Arturo Márquez was born in Alamos, Sonora, Mexico in 1950. He began his musical training in La Puente, California in 1966, later studying piano and music theory at the Conservatory of Music of Mexico and composition at the Taller de Composición of the Institute of Fine Arts of Mexico with such composers as Joaquín Gutiérrez Heras, Hector Quintanar, and Federico Ibarra. He also studied in Paris privately with Jacques Castérède, and at the California Institute of the Arts with Morton Subotnick, Stephen Mosko, Mel Powell, and James Newton. In recent years, Marquez has written a series of danzons, works based on an elegant Cuban dance that migrated to Veracruz, Mexico. His Danzon No. 2 is among the most popular Latin American works to emerge since the 1950s. In February 2006, Arturo Marquez received the "Medalla de Oro de Bellas Artes" (Gold Medal of Fine Arts), the highest honor given to artists by Mexico's Bellas Artes. That evening the concert #El Danzon según Márquez" (The Danzón according to Márquez) was presented at the Palacio de Bellas Artes. The concert included six danzons, all contained on a forthcoming CD.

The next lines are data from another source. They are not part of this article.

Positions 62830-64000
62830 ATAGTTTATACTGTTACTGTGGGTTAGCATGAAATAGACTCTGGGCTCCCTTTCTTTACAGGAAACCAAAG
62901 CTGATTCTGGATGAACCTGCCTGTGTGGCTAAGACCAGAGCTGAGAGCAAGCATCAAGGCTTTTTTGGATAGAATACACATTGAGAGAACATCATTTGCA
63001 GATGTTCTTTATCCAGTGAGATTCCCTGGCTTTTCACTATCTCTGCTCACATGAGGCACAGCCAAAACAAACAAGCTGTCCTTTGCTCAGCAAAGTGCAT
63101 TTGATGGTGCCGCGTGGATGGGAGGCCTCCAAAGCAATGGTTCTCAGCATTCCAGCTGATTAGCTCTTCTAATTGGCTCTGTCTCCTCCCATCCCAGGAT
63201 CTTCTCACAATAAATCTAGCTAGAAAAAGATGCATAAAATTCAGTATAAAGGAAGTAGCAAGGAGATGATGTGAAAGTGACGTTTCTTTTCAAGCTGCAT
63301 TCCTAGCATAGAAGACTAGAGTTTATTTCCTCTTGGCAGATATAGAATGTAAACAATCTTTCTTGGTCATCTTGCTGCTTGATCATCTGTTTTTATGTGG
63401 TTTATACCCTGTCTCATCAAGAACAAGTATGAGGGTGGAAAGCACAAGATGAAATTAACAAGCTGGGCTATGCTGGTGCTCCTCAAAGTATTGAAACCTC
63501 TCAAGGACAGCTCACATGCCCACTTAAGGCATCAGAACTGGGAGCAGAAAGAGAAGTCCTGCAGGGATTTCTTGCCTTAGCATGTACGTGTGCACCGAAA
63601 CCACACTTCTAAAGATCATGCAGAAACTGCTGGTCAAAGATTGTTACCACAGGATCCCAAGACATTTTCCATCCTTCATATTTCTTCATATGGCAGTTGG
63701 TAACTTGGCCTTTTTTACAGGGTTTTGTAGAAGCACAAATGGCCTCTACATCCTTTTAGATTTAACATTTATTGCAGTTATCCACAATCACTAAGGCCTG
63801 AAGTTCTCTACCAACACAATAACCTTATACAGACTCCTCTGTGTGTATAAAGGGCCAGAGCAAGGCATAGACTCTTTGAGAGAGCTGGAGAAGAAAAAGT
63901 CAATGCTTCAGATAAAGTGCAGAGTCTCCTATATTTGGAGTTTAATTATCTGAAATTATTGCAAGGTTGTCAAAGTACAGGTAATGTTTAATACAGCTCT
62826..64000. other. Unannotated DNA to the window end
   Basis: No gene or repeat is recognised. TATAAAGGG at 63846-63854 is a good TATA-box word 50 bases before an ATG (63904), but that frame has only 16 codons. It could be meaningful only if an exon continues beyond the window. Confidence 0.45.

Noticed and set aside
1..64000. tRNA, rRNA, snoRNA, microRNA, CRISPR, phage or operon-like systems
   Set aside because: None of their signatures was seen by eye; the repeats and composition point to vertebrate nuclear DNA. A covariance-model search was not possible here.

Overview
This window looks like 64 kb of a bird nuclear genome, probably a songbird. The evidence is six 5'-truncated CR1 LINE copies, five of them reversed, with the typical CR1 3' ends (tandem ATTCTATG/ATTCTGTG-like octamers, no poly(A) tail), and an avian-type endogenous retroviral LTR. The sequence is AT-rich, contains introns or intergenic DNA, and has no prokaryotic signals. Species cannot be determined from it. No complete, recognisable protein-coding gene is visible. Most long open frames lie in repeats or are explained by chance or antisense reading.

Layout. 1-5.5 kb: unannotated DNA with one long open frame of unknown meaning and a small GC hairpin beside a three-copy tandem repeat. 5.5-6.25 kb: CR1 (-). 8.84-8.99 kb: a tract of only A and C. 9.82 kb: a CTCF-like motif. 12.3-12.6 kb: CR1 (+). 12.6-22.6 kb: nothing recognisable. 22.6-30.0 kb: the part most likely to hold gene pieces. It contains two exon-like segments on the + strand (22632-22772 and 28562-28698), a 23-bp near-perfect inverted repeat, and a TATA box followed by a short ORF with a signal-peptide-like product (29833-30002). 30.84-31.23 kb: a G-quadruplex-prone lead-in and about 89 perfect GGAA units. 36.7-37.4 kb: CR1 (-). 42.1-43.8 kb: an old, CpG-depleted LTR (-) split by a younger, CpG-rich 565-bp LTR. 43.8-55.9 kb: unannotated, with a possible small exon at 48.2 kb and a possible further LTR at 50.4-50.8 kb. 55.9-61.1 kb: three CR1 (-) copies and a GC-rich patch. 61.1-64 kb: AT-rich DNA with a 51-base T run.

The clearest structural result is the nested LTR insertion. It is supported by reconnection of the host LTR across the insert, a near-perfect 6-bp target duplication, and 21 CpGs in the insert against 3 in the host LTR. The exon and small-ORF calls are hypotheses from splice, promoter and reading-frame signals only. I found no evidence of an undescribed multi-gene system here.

Márquez has received commissions from the OAS, the Universidad Metropolitana de Mexico, the Universidad Nacional Autónoma de Mexico, Festival Cervantino, Festival del Caribe, Festival de la Ciudad de Mexico, and the Rockefeller Foundation. He has received grants from the Institute of Fine Arts of Mexico, the French Government, and the Fulbright Foundation. In 1994 he received the composition scholarship of Mexico's Consejo Nacional para la Cultura y las Artes. Márquez's Octeto Malandro (Misbehaving Octet) was commissioned and premiered by Philadelphia's Relâche Ensemble in 1996, and subsequently recorded by Relâche for Monroe St. Records. Márquez's flute concerto, commissioned by the Rockefeller Foundation and the Consejo Nacional para las Artes, was premiered by James Newton. Other works by Márquez include En Clave for piano, Son a Tamayo for harp, percussion, and tape (featured at the 1996 World Harp Congress), Homenaje a Gismonti for string quartet, and Zarabandeo for clarinet and piano.